Tonight Toronto got another look at Kidd Pivot, Crystal Pite’s company from out west. While this may be new to us, it’s not really new. Just as Dark Matters –brought to Toronto by Canadian Stage back in 2012— was already 3 years old, similarly The Tempest Replica originated in 2011 (roughly three years ago), a co-production with several companies in Europe & North America.
The title is a splendid way (the use of “replica” in particular) of addressing one of the work’s fundamental issues: that it is a very original and self-conscious adaptation of Shakespeare‘s last play, The Tempest. Forgive me if I blather on a bit about the mechanics of adaptation, an obsession of mine.
Pite and her team followed much the same pattern as seen in Dark Matters. On that occasion I observed that the first half of the show was in some respects the most dynamic & theatrical, whereas the last half was pure dance. Tonight I’ve seen another show more or less following that pattern, leading me to wonder if my sense of what‘s best in the show diverges from hers.
The first half-hour was a miracle of compressed exposition, using almost no words whatsoever, a bold series of choices, considering the poetry of the source play. But if Pite’s objective is to set up dances exploring the relationships among the characters it’s an understandable choice. I didn’t find that much was added beyond the first twenty minutes of the work, which, as I suggested, runs through the story with quiet eloquence. Those dances are stunning explorations of dynamics, and yes, they’re also wonderful dance for the sake of dance.
I’m going to invoke Richard Wagner as I so often do, a touchstone of dramaturgy, and someone who could distinguish between icing and cake. Speaking of opera in his seminal Opera and Drama, Wagner observed that composers had mixed up means and ends; whereas opera had been invented as a dramatic form utilizing music, it turned into a medium employing drama to make music. I wonder if I can adapt that axiom to the dance realm?
What struck me about The Tempest Replica was that some people (me!) might like different parts of the show than other folks (the choreographer especially). The brilliant opening section — to my mind the best part– served to set up the dance explorations that follow, that likely were the parts choreographer thought were best. Was that flamboyant exposition nothing more than an intro to the dance part that comes later? or was the dance really there to decorate the core of the story, told at the beginning? Or to put it in the language of my headline, I wonder how you decide which part is icing and which part is cake? Don’t get me wrong, I love the dance; but in some respects it reminded me of the celebratory –and redundant– dances in the second act of Nutcracker. The drama had already been more or less settled, particularly in a tale such as The Tempest, where the protagonist is an invincible magician, in effect the one who creates the production. If, however, you recognize dance as an end in itself, if you love watching beautiful movement, then everything before is merely a preamble to how Pite explores the relationships.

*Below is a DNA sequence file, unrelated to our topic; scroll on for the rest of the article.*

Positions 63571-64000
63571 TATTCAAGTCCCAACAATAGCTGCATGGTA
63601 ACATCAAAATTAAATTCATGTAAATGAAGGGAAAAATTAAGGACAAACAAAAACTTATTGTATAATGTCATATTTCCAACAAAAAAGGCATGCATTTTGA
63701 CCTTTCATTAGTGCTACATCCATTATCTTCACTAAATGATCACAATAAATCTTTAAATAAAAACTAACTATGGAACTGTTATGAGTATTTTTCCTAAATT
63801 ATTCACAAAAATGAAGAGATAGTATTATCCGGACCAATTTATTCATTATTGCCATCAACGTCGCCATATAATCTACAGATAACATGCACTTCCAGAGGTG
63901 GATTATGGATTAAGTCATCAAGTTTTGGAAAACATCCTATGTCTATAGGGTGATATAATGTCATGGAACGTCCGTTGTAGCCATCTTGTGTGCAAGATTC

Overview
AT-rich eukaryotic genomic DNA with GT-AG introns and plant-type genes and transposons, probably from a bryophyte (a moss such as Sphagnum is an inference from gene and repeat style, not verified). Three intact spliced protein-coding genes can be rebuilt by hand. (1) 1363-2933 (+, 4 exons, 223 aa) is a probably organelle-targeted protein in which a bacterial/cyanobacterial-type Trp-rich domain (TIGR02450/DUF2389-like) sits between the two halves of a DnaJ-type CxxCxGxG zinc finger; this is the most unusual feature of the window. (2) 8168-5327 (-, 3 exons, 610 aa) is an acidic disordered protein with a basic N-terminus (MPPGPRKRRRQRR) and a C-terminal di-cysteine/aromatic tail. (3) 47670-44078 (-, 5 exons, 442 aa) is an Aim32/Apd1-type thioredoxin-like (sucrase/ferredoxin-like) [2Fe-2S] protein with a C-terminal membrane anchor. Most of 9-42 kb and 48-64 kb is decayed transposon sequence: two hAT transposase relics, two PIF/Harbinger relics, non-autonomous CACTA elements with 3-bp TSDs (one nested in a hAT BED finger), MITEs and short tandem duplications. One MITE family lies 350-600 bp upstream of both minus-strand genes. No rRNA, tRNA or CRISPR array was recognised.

I saw a movement vocabulary reminiscent of Dark Matters, where the protocols of power & control begin with puppets and then are further explored among dancers. On that occasion the dance seemed like a necessary expansion of something introductory. With Tempest, too, we see a great deal of analytical dance, where human interactions are probed as power relationships. Prospero dominates, but so too, Ariel. And at times we see one or another figure like a thing, a puppet controlled by an animator figure.
By the end I was mightily impressed by the intelligence of the adaptation, seeing cleverness everywhere. Yet it left me somewhat cold at the end, a tour de force to be sure, but one whose sense of warmth eluded me. I felt as though i’d been outsmarted.
The Tempest Replica continues at Canadian Stage until May 11th at the Bluma Appel Theatre.
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